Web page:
That didn’t take long.
 
As early as Friday, the left-leaning Wisconsin Budget Project was objecting to State Rep. Dale Kooyenga’s $750 million dollar income tax cut.  Analyst Jon Peacock fumed that the plan doubled the size of Gov. Walker’s cut and, unlike Walker, actually cut the top tax rate. 
 
To which Peacock added this lament:
 
According to figures from the Department of Revenue, about 800,000 tax filers have no net income tax liability.  As a result, they won’t benefit at all from this proposal, which is very disappointing…
 
Well, yes. If you don’t pay anything in taxes, you won’t benefit from a …. tax cut.  By definition, tax cuts got to people who do have a tax liability. That’s sort of the point.  
 
Individuals who pay nothing in taxes – and Peacock is talking about folks with a tax bill of $0.00 – have already had their income taxes cut as low as they will go. 
 
Anything below $0 is no longer a tax cut – it’s an income transfer, which is what Peacock and the left seem to be talking about. 
 
But this brings us to the eminently predictable headline in the Journal-Sentinel:
 
 
An initial estimate by a University of Wisconsin-Madison economist suggests that the top tier of taxpayers — those making more than $100,000 a year — would receive more than half the benefits from Kooyenga's proposed tax cut. 
 
To his credit, reporter Jason Stein then points out:
 
But the flip side of that estimate is that those same upper-income taxpayers are now paying more than half the income taxes in the state.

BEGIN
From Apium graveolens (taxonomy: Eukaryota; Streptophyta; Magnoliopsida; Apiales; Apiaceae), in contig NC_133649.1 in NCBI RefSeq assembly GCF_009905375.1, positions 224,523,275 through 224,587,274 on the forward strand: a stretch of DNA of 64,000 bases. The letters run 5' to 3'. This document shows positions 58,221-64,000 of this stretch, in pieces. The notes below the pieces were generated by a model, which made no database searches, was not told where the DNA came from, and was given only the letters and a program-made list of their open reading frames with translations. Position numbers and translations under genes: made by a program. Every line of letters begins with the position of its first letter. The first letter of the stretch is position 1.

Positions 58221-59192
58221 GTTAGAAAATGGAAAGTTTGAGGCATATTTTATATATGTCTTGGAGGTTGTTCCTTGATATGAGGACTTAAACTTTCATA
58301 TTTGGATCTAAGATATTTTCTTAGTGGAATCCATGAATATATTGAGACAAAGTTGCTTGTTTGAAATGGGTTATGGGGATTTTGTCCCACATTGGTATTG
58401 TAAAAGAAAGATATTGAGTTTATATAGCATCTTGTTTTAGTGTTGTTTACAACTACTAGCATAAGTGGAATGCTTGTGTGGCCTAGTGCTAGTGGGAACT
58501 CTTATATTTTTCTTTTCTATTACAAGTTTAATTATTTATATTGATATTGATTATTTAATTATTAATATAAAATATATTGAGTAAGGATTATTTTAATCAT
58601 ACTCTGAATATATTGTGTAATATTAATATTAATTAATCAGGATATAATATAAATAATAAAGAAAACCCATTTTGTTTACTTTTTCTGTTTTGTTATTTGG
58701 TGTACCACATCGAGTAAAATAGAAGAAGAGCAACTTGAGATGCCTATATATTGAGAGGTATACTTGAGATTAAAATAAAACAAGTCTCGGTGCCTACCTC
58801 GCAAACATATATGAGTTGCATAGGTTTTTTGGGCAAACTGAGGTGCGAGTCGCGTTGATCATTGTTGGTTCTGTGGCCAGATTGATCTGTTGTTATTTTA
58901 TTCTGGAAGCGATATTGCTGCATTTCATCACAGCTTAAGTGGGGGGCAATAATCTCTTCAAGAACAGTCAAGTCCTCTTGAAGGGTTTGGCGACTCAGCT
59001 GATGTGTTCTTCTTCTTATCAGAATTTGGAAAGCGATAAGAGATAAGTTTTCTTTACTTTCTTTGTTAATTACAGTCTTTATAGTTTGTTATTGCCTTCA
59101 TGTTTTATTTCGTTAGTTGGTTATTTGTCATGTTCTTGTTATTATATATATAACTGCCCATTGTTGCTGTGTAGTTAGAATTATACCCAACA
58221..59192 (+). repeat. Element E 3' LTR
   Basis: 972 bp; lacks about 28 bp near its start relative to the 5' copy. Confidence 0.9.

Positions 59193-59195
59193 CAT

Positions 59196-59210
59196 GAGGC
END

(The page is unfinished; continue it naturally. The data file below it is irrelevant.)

"It's nearly impossible to create a tax (rate) cut that doesn't disproportionately lower taxes for upper incomes," said Kooyenga, who wants to take a step to "flatten" Wisconsin's progressive income tax.

Actually, as Kooyenga explains, the top 10% of earners in wisconsin pay fully 50% of the state income taxes.

Stein plays a bit of class warfare by writing that the flattening the of the tax code "would put those with modest incomes, such as a secretary at a law firm, in the same tax bracket with some of the lawyers at the firm."
 
But is this unfair? If the lawyer earns substantially more than the secretary, he/she will still pay substantially more in state taxes.
 
 Then there is this this hot mess:
 
The proposal works by lowering tax rates, providing the most benefits to upper income filers who pay the most in taxes, instead of taking other steps such as lowering deductions, which could be targeted more at lower or middle income taxpayers.
 
 "Lowering deductions," is actually a way of raising -- not lowering -- taxes, so it’s not clear what his point is here.
 
And yes, cutting taxes will tend to benefit people who pay the most in taxes. Cutting gas prices will benefit those who buy the most gas; cutting beef prices will benefit those who buy the most beef.
 
As the story makes clear, the real problem with the Kooyenga tax reform/cut is not really that it showers the "wealthy" with benefits – it’s that it leaves the politicians with less money to spend. Some of us think that’s a good thing.